In other words, this letter is Paul’s stewardship sermon. He is telling the people that something great is possible, but he needs them to help him plant the seeds. And the harvest, the tangible results that will come in a later season, will depend on this: what they are willing to plant now.

You reap what you sow. If you plant a few seeds, you might end up with something to harvest down the line. But if you plant an abundance seeds of hope in the soil of a place that is seeking to serve God in new and bold ways? That’s how you end up with a bountiful harvest. But you can’t get to that harvest by holding back.

And so that’s the question we each have to ask ourselves as members of this church community: What sort of harvest would I like to see? And what am I willing to plant in order to help us get there?

Here’s the harvest I envision. A year from now, and five years, and ten years, and many more, I dream of a church that is growing. I dream of pews that continue to fill a little more each week. I dream of our already great children’s program growing and bringing more kids into our church. I dream of vibrant youth ministry with middle and high schoolers. I dream of adult Christian education opportunities out at RiverWoods and here in our vestry. I dream of joyful Sunday worship and meaningful spiritual growth. I dream of all the ways this church can serve our community here in Exeter, and God’s people around the work.

And I know all these things are possible. First, I know they are possible because with God all things are possible. But I also know they are possible because in the short time I have been here with you, I have see how many of you share that vision. And I have seen the hope that so many of you have for this church.

This is a strong and healthy church, but we are not done with our journey. We have so much potential for growth, so much potential for going deeper, so much potential for service. And in an era when too many churches are living in a scarcity mindset, slashing ministries, and fearfully squirreling away every spare resource they can find, we are instead deciding to live in hope and invest in a future where we know God is waiting for us. And we are heading towards what could well be our most abundant harvests.

But first, we have to plant.

At the beginning of this sermon I told you about how this is my least favorite sermon of the year. I want to amend that. A sermon that asked you for money would be my least favorite of the year. But this sermon is not about asking you for money. Not really. Because this sermon is asking you for something much more valuable. This sermon is asking for your hope. And this sermon is asking you to invest in that hope, and to help plant the seeds we need to plant in order to make our hopes realities.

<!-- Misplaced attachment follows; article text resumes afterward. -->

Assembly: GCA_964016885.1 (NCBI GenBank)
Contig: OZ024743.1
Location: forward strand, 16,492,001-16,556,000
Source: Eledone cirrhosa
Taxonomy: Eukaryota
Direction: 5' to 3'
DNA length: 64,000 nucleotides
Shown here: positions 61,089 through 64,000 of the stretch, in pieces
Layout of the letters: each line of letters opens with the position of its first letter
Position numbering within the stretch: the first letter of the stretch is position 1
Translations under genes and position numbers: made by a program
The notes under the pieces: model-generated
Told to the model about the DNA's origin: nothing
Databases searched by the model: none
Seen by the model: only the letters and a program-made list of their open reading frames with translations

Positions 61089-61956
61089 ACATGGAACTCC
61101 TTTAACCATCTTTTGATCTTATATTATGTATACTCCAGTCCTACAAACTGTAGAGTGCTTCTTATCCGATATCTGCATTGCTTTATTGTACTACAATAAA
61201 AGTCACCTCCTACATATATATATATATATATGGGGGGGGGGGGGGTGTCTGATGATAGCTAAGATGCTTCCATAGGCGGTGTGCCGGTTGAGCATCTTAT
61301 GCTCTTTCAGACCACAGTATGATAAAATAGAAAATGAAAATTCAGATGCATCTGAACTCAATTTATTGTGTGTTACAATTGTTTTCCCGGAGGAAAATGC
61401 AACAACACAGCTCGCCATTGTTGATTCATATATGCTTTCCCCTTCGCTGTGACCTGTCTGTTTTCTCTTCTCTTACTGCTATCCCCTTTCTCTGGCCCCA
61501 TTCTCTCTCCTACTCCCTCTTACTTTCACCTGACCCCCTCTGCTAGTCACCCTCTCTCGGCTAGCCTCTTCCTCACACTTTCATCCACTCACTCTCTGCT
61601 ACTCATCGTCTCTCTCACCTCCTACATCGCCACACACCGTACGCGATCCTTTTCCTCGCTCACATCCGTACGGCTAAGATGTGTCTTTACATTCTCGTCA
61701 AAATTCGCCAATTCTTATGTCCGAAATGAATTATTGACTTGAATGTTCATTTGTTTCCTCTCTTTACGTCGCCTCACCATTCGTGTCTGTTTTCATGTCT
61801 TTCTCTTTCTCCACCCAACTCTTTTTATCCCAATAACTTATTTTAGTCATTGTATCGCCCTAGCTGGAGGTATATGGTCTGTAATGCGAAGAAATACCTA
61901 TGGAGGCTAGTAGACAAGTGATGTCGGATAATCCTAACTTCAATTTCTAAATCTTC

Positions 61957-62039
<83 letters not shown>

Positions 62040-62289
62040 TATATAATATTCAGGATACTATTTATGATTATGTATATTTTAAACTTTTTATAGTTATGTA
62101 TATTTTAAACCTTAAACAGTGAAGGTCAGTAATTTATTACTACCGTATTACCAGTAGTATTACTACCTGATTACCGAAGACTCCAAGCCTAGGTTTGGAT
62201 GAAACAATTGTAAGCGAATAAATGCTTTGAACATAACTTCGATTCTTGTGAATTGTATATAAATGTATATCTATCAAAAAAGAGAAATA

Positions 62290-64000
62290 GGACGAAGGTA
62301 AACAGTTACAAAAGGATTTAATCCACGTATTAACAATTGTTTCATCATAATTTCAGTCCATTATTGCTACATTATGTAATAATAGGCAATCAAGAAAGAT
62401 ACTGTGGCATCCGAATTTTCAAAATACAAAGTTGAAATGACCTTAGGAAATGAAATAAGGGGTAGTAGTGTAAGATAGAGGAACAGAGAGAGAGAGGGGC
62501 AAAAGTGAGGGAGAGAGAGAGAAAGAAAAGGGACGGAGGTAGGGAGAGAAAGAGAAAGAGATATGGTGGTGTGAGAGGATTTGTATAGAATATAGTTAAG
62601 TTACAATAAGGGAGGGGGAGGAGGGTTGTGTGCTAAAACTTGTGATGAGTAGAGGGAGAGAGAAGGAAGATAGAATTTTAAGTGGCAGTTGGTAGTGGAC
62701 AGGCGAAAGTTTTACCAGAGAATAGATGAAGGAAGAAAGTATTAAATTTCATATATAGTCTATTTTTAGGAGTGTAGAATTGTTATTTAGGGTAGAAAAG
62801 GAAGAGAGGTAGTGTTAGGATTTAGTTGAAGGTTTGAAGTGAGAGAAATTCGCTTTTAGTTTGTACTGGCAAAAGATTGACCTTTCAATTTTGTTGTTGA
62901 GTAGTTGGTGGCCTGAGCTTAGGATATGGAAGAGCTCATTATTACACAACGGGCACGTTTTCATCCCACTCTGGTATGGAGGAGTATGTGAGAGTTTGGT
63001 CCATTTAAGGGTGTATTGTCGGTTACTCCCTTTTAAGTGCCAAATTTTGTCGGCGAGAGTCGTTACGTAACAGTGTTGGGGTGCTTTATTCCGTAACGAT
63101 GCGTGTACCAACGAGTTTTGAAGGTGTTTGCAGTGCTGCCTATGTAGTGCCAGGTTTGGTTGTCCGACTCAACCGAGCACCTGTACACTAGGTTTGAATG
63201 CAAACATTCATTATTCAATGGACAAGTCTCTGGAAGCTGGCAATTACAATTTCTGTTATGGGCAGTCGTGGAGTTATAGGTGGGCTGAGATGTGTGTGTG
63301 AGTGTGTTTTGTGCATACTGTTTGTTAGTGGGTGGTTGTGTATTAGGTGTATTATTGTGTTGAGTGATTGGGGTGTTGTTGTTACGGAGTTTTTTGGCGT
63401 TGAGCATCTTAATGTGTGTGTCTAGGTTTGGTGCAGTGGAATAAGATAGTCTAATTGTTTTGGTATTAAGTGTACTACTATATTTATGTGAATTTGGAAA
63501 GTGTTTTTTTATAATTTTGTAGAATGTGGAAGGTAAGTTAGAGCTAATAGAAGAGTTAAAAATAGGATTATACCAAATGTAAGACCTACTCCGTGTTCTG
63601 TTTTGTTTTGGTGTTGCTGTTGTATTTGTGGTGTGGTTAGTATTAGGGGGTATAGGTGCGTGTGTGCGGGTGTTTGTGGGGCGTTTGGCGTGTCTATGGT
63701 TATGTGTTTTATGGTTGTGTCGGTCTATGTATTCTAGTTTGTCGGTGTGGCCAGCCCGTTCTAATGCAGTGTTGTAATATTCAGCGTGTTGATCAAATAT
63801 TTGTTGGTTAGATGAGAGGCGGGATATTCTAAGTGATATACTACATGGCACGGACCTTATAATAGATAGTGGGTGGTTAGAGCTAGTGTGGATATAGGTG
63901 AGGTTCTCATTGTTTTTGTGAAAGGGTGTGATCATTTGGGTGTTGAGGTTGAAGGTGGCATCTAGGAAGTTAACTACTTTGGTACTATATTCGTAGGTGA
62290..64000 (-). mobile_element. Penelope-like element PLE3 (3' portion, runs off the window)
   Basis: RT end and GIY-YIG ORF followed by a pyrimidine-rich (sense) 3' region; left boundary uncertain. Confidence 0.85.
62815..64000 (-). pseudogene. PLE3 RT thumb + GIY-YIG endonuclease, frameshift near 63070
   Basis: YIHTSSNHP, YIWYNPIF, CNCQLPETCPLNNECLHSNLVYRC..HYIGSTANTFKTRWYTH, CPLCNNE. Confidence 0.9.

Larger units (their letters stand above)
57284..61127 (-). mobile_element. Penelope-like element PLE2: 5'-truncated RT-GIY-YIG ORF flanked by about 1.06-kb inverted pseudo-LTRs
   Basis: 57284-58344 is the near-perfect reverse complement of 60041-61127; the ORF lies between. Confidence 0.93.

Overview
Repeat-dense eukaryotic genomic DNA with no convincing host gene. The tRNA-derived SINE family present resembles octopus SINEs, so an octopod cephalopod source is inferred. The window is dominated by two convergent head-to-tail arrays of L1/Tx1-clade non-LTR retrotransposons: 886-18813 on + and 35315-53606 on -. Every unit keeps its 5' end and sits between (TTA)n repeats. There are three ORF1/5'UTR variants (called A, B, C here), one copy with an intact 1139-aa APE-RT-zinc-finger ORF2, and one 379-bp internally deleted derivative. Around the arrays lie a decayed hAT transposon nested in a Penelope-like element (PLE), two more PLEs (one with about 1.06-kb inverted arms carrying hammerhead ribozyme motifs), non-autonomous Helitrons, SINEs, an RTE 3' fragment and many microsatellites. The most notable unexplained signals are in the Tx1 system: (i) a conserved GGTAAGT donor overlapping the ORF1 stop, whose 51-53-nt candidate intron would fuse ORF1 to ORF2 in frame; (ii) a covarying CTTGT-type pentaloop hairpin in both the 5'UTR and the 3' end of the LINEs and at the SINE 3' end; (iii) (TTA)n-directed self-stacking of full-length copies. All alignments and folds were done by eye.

The reality is that it is up to you and me. UCC churches do not receive funding from the greater denomination like some of sisters and brothers in other churches do. Instead, we sustain ourselves. And so, we each, myself included, receive a pledge card. And we each are called to prayerfully consider what we are going to plant.

I know this is not easy. My family and I are making the same decisions about giving to this church that you are making, and come Stewardship Sunday on November 16th we will be putting our pledge card in the plate too. And I get it. I know what it’s like to pay the bills, and the student loans, and put some in savings, and take care of everything else. And I know what it’s like to voluntarily add something to the list. I know it’s often not easy.

And, it shouldn’t be. Because when we invest in our hopes, that is never an easy leap of faith. When we decide to take that step and plant those seeds, we are stepping out in faith. And for each of us that looks different.

It feels important for me to tell you that I do not know who gives and who does not. I have no idea who the biggest givers are in this church, and I don’t want to know. I also don’t know who is giving an amount that means little to their bottom line, and who is giving an amount that feels big to their modest budget. I don’t know, because that does not impact how I serve each of you as your pastor.

But, I am praying for you as you make this decision. Not because I hope that you will write down a big number. Really, I don’t care much about that. But because I pray you are a person of hope, and I hope that you feel hopeful about our future together. I’m praying that you will find spiritual meaning in your decision to give, and that you will plant those seeds in this good soil. I’m praying that you will sow in faith, and that we will harvest in joy.

We reap what we sow. It’s true. And that is good news. Because I truly believe that we are about to plant something amazing together. Amen?

Enough: Sermon for August 3, 2014

Matthew 14:13-21
14:13 Now when Jesus heard this, he withdrew from there in a boat to a deserted place by himself. But when the crowds heard it, they followed him on foot from the towns.